Dionysia: Wikis

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The Dionysia was a large religious festival in ancient Athens in honor of the god Dionysus, the central event of which was the performance of tragedies and, since 487 BC, comedies. It was the second-most important festival after the Panathenaia. The Dionysia actually comprised two related festivals, the Rural Dionysia and the City Dionysia, which took place in different parts of the year. They were also an essential part of the Dionysian Mysteries.

Contents

Rural Dionysia

The Dionysia was originally a rural festival in Eleutherae, Attica (Greek: Dionysia ta kat' agrous - Διονύσια τὰ κατ' ἀγρούς), probably celebrating the cultivation of vines. It was probably a very ancient festival perhaps not originally associated with Dionysus. This "rural Dionysia" was held during the winter in the month of Poseideon (roughly corresponding to December). The central event was the pompe - πομπή, the procession, in which phalloi - φαλλοί were carried by phallophoroi - φαλλοφόροι. Also participating in the pompe were kanephoroi - κανηφόροι (young girls carrying baskets), obeliaphoroi - ὀβελιαφόροι (who carried long loaves of bread), skaphephoroi - σκαφηφόροι (who carried other offerings), hydriaphoroi - ὑδριαφόροι (who carried jars of water), and askophoroi - ἀσκοφόροι (who carried jars of wine).

After the pompe, there were contests of dancing and singing, and choruses (led by a choregos) would perform dithyrambs. Some festivals may have included dramatic performances, possibly of the tragedies and comedies that had been produced at the City Dionysia the previous year. This was more common in the larger towns such as Piraeus and Eleusis.

Because the various towns in Attica held their festivals on different days, it was possible for spectators to visit more than one festival per season. It was also an opportunity for Athenian citizens to travel outside the city if they did not have the opportunity to do so during the rest of the year. This also allowed travelling companies of actors to perform in more than one town during the period of the festival.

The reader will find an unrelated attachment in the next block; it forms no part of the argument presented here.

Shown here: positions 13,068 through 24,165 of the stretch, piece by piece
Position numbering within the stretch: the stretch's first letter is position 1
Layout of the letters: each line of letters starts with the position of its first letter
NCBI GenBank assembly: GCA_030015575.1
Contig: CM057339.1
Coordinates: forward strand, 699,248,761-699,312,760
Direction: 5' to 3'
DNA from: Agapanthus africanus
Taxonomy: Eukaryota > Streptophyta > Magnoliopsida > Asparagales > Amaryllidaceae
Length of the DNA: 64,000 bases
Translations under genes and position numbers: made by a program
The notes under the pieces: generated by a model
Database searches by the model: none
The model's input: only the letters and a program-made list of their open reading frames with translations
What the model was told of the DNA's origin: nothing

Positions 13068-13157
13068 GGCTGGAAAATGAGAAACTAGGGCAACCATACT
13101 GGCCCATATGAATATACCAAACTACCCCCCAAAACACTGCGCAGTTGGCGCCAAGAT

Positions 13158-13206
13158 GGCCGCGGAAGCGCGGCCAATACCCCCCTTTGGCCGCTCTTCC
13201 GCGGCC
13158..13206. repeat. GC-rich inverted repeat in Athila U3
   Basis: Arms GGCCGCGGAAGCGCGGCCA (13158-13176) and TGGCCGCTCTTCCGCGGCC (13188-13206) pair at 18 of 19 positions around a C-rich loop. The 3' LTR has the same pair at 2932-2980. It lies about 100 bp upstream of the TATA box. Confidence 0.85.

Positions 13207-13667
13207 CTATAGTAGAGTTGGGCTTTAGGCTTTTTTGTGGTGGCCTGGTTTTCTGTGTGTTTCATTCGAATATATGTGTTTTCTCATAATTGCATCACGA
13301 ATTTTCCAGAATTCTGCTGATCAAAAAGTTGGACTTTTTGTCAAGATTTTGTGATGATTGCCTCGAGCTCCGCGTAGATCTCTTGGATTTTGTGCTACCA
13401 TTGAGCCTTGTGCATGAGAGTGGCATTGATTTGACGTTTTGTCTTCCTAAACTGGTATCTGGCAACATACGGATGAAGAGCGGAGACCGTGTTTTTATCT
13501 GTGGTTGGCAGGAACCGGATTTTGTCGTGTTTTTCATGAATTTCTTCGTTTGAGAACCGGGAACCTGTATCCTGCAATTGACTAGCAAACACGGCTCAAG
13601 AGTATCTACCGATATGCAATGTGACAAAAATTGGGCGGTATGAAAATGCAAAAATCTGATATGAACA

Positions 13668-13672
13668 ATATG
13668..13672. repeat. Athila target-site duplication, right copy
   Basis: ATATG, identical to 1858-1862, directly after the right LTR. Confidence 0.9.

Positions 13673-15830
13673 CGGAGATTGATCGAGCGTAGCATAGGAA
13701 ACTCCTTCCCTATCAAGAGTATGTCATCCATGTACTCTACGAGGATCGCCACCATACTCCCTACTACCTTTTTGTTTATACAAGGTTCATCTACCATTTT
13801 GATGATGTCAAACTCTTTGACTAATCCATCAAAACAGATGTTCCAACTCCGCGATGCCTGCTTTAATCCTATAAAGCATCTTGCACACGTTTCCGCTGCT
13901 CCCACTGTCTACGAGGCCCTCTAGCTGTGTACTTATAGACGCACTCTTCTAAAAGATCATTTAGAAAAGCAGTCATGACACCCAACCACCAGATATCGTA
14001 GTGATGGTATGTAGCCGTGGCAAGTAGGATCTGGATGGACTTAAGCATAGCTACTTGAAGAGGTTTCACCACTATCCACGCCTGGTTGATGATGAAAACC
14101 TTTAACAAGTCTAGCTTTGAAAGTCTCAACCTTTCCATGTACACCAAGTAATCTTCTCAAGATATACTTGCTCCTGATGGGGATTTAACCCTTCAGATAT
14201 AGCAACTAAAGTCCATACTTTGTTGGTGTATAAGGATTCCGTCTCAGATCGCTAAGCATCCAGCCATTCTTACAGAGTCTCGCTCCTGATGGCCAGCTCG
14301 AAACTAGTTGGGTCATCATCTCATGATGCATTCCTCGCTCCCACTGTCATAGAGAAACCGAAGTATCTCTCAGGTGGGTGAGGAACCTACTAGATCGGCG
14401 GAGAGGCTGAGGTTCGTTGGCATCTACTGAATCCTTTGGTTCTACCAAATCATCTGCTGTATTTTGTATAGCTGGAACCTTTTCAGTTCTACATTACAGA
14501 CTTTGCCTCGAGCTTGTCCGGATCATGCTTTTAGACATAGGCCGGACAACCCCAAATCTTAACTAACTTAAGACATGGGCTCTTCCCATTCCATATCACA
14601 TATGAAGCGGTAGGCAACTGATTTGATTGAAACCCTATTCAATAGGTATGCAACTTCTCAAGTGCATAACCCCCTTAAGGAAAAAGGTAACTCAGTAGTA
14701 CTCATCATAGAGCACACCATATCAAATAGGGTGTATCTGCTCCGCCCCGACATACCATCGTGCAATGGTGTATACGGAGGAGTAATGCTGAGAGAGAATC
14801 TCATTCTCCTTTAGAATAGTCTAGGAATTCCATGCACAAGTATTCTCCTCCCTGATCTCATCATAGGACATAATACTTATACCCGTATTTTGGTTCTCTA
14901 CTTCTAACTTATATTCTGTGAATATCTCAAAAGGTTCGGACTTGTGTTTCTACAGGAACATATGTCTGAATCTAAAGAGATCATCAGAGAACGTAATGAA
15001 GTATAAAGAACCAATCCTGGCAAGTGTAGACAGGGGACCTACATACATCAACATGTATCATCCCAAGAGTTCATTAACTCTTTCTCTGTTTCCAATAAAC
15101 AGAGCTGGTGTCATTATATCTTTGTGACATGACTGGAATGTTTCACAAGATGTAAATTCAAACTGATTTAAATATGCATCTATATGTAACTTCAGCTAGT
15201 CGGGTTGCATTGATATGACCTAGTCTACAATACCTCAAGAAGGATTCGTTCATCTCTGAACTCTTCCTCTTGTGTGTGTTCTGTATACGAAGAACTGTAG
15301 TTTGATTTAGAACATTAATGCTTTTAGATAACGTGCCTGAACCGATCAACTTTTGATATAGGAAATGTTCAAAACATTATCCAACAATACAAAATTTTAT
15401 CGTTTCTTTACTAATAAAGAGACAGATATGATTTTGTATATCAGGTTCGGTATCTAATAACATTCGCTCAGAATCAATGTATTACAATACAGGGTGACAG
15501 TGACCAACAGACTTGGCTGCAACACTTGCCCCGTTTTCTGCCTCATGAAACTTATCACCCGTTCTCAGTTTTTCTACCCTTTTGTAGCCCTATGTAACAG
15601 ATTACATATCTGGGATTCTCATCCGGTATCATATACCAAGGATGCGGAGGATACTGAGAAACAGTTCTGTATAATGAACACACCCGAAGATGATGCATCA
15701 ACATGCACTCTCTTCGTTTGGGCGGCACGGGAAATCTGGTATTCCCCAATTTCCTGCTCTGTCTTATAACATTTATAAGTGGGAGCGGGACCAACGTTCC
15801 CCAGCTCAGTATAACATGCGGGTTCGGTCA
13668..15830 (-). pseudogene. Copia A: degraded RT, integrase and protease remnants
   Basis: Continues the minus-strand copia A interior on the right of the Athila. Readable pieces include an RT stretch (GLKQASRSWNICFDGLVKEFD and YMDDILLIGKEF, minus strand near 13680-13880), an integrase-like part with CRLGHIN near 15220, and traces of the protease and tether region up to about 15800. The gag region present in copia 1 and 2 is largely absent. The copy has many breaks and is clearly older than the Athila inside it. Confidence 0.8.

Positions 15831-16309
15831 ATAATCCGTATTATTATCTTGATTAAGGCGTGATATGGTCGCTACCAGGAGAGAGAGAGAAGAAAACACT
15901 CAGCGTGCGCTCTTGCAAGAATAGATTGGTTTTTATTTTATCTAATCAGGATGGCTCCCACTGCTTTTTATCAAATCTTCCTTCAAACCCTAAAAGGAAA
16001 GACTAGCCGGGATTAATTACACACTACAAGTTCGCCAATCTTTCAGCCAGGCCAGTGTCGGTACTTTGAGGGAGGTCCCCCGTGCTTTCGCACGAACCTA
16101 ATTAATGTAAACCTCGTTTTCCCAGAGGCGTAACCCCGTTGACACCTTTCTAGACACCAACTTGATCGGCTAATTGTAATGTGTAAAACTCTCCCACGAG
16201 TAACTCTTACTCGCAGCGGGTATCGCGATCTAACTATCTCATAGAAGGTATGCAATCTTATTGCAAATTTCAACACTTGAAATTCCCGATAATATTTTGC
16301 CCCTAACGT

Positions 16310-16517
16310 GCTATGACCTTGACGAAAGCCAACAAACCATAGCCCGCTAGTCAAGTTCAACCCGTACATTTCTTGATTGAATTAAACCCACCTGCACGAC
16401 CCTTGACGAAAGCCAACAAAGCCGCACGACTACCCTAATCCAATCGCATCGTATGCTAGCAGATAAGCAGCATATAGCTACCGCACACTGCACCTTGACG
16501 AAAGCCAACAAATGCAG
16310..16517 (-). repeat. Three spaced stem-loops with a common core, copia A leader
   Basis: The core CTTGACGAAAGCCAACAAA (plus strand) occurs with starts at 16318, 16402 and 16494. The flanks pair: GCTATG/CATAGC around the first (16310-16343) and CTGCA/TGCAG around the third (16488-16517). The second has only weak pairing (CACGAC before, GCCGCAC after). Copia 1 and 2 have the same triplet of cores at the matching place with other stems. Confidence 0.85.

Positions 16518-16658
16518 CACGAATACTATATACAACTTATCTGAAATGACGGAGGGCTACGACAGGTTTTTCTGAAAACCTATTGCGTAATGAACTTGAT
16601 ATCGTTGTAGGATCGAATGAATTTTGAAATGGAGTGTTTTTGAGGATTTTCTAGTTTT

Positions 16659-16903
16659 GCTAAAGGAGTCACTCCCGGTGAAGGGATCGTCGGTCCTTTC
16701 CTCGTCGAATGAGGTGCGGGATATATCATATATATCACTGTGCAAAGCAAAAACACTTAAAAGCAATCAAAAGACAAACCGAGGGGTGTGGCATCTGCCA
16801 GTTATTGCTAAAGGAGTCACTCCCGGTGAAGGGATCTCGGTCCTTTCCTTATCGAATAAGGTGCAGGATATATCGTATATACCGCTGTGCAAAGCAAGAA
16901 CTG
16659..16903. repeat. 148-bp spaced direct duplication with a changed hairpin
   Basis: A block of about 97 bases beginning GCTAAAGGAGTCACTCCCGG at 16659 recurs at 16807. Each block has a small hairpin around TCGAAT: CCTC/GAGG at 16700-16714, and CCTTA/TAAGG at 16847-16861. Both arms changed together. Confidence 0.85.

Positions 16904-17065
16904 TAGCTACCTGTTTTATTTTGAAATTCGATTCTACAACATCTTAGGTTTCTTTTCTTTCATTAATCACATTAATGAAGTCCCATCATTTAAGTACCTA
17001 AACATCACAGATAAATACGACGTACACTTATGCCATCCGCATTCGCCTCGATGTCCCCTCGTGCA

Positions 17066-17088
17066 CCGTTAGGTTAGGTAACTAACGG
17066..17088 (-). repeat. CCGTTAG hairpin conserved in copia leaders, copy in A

The comic playwright Aristophanes parodied the Rural Dionysia in his play The Acharnians.

City Dionysia

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Origins

The City Dionysia (Dionysia ta en Astei - Διονύσια τὰ ἐν Ἄστει, also known as the Great Dionysia, Dionysia ta Megala - Διονύσια τὰ Μεγάλα) was the urban part of the festival, possibly established during the tyranny of Pisistratus in the 6th century BC. This festival was held about three months after the rural Dionysia, during the month of Elaphebolion (corresponding to the end of March and the beginning of April), probably to celebrate the end of winter and the harvesting of the year's crops. According to tradition the festival was established after Eleutherae, a town on the border between Attica and Boeotia, chose to become part of Attica. The Eleuthereans brought a statue of Dionysus to Athens, which was initially rejected by the Athenians. Dionysus then punished the Athenians with a plague affecting the male genitalia that was cured when the Athenians accepted the cult of Dionysus. This was recalled each year by a procession of citizens carrying phalloi.

The urban festival was a relatively recent invention, and fell under the auspices of the eponymous archon rather than the basileus, to whom religious festivals were given when the office of archon was created in the 7th century BC.

Pompe and Proagon

The archon prepared for the City Dionysia as soon as he was elected, by choosing two paredroi - πάρεδροι and ten epimeletai - ἐπιμεληταί to help organize the festival. On the first day of the festival the pompe was held, in which citizens, metics, and representatives from Athenian colonies marched to the Theatre of Dionysus on the southern slope of the Acropolis, carrying the wooden statue of Dionysus Eleutherus (the "leading" or the eisagoge - εἰσαγωγή). As with the Rural Dionysia, they also carried phalloi, made out of wood or bronze, and a cart pulled a much larger phallus. Basket-carriers and water- and wine-carriers participated in the pompe here as in the Rural Dionysia.